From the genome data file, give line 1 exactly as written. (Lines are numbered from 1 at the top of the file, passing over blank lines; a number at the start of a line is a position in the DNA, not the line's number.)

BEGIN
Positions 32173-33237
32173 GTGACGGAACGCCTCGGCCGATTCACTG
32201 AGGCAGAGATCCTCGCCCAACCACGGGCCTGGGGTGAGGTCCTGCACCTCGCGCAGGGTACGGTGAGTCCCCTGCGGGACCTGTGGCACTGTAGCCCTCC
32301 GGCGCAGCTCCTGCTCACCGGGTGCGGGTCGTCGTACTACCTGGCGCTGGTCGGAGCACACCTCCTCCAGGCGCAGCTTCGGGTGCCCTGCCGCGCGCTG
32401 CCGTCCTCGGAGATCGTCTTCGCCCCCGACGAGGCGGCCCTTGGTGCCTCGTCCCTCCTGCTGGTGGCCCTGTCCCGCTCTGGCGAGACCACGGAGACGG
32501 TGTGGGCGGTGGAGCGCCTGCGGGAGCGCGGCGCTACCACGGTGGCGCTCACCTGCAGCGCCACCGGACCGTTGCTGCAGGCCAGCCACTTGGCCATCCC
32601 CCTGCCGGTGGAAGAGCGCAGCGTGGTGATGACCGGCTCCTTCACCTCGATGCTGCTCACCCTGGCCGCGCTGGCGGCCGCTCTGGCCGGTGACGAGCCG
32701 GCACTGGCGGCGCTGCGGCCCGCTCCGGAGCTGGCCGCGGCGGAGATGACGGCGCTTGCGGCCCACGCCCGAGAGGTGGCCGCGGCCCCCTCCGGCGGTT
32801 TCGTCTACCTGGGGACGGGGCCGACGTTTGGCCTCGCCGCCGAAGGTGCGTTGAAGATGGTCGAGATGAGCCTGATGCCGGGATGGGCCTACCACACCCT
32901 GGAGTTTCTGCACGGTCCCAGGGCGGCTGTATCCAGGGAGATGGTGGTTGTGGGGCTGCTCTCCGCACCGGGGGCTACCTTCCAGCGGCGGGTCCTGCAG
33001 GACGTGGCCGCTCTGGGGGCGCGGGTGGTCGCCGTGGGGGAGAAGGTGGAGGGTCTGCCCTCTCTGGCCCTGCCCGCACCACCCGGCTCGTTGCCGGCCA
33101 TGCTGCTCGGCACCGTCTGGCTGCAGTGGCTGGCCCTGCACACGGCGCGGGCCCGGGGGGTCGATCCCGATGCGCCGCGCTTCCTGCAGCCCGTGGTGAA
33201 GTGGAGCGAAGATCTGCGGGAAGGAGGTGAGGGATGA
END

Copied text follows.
Positions 32173-33237